- - Thursday, September 1, 2016

The first day of January often brings a resolve to rekindle the daily habit of Bible reading. But like the New Year, the first day of September is also an equally good day to refresh your commitment for Scripture intake too. The summer is over. The kids are heading back to a new academic year.

With four months to go in the calendar year, why not commit yourself to some plan of Bible reading — on your own, or with your family or a friend? You could easily go through the four Gospels (Matthew, Mark, Luke, John), or the book of Psalms. Or even the whole New Testament, taking about two chapters per day.

And if you want to pick up a new tool for help in understanding the message of the Bible, let me recommend the volumes pictured above.

Crossway Books recently published these 2-volumes, each about 600 pages in length, as part of the 50th Anniversary celebration of Reformed Theological Seminary. The authors are all drawn from the pool of Evangelical, Reformed scholarship that teaches (or has taught) at this institution.

If you’ve ever used a good study Bible that contains explanatory material at the front of each book of the Bible, then you’re familiar with the basic contours of what makes up these two volumes. That said, sometimes these introductions can leave something to be desired—too short, too long, too technical, too superficial. So why bother? Why not just skip it and move right into the divine text?

On the other hand, there’s nothing like a good road map to give some guidance on the journey. And that’s the strength of these volumes. They provide a lively and efficient “Biblical-theological introduction” to each book of the Bible. I’ve been using them in my daily Bible reading for a few weeks now, and have truly profited from gems of insight scattered throughout each chapter.

In his foreword, Ligon Duncan, Chancellor of RTS and professor of theology, explains the rationale for the volumes:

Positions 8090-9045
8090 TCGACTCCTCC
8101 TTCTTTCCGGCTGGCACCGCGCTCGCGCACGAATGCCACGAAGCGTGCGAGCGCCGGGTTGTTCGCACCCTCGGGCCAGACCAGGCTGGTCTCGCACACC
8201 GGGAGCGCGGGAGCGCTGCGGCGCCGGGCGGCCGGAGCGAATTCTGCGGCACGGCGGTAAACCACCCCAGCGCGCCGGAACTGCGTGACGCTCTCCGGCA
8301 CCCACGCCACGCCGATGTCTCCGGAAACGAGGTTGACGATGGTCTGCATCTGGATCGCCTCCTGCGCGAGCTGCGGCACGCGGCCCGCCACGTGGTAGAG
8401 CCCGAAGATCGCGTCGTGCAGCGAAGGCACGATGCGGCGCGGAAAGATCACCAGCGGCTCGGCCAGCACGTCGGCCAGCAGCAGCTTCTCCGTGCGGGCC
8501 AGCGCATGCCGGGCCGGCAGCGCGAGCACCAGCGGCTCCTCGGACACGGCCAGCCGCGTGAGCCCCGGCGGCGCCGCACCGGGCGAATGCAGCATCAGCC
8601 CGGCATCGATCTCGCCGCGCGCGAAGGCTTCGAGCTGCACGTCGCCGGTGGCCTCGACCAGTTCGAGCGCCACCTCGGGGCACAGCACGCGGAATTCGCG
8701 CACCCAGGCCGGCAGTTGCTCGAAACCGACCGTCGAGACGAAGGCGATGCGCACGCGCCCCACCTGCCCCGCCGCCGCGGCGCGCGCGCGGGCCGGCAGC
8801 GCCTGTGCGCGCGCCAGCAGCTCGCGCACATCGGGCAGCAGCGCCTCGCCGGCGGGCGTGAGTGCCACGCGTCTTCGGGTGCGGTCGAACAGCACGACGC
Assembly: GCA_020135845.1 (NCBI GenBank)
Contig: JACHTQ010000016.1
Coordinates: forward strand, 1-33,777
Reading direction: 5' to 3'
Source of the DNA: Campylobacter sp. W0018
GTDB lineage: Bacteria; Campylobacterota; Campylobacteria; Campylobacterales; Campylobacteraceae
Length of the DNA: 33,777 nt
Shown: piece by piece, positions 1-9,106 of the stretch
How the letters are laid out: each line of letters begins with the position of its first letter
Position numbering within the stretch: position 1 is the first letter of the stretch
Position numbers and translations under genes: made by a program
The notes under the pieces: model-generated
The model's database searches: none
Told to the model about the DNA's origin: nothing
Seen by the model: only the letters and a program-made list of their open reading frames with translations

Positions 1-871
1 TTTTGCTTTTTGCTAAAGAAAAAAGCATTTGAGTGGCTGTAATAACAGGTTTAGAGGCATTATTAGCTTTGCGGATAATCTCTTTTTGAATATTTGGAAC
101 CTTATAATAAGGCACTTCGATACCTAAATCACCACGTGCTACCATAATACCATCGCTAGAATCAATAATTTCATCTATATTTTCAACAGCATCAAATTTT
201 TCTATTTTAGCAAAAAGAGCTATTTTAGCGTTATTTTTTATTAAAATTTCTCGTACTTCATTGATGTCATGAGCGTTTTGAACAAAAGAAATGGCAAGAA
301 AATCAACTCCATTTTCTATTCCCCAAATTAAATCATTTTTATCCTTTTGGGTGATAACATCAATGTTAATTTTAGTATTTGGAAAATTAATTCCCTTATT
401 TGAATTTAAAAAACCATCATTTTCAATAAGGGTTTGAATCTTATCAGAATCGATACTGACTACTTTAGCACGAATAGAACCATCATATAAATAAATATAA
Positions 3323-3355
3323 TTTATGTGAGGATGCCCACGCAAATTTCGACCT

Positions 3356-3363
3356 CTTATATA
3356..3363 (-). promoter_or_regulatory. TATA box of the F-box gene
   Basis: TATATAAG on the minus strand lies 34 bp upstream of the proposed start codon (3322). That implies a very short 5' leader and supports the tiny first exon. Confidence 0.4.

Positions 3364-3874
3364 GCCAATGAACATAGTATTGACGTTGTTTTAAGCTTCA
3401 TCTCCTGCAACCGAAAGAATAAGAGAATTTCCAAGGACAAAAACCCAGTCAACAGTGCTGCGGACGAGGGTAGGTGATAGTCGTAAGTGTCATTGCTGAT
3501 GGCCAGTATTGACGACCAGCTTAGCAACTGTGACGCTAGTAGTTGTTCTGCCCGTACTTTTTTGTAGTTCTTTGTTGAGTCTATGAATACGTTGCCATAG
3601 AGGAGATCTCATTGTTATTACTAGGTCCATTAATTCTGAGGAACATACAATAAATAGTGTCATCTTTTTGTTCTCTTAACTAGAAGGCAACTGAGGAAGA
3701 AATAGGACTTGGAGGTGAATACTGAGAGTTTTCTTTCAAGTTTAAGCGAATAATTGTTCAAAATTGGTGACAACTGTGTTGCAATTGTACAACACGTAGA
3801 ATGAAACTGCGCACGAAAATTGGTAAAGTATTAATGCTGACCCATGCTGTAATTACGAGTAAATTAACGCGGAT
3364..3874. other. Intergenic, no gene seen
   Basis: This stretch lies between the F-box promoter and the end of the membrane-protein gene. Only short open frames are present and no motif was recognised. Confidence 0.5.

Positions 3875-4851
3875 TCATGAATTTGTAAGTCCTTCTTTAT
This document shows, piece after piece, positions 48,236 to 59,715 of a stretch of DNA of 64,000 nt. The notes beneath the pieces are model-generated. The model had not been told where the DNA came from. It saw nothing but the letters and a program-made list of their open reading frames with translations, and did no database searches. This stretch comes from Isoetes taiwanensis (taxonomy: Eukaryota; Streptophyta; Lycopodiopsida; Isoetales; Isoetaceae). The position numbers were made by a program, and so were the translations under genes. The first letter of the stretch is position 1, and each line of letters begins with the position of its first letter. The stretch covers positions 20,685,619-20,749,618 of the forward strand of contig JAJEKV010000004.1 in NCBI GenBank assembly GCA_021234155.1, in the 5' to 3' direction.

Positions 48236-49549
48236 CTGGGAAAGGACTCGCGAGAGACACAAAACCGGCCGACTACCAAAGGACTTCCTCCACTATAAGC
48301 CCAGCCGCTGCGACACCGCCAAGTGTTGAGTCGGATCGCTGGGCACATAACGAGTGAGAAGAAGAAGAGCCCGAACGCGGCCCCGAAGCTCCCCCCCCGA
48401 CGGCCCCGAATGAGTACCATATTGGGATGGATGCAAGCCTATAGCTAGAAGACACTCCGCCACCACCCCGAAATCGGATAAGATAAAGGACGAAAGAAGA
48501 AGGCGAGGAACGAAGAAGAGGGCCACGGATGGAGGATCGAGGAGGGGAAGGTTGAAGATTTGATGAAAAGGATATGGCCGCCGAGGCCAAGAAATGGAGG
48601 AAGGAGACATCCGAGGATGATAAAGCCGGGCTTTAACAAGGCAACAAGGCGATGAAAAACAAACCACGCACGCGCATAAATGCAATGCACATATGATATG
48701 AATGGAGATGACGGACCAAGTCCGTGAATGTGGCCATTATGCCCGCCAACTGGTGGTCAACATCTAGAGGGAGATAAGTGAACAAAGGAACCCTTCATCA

There are several unique features and aspirations of these volumes. First, they are aimed at pastors and interested Christian readers, rather than fellow scholars. We at RTS value and produce resources intended for a scholarly audience, but the aim of these volumes is churchly edification, hence they are designed for accessibility. Second, they are written by scholars of biblical studies who are unafraid of and indeed very much appreciative of dogmatics. In many seminaries, even evangelical seminaries, there exists an unhealthy relationship between biblical theology and systematic theology, but at RTS we value both and want our students to understand their necessary and complementary value. To understand the Bible, and the Christian faith, one needs both the insights of a redemptive-historical approach and those of topical-doctrinal study. Third, these volumes unashamedly come from the standpoint of biblical inerrancy and Reformed theology. A high view of Scripture and a warm embrace of confessional Reformed theology are hallmarks Foreword 11 of RTS, and these ideals shine through these books. Fourth, these introductions are designed to be pastoral and helpful. Preachers, ministry leaders, Bible teachers, students, and others engaged in Christian discipleship are in view. We want to edify you and help you edify others.

May these volumes bless the church of Jesus Christ for generations to come as it seeks to know his Word better and to proclaim it to the nations.

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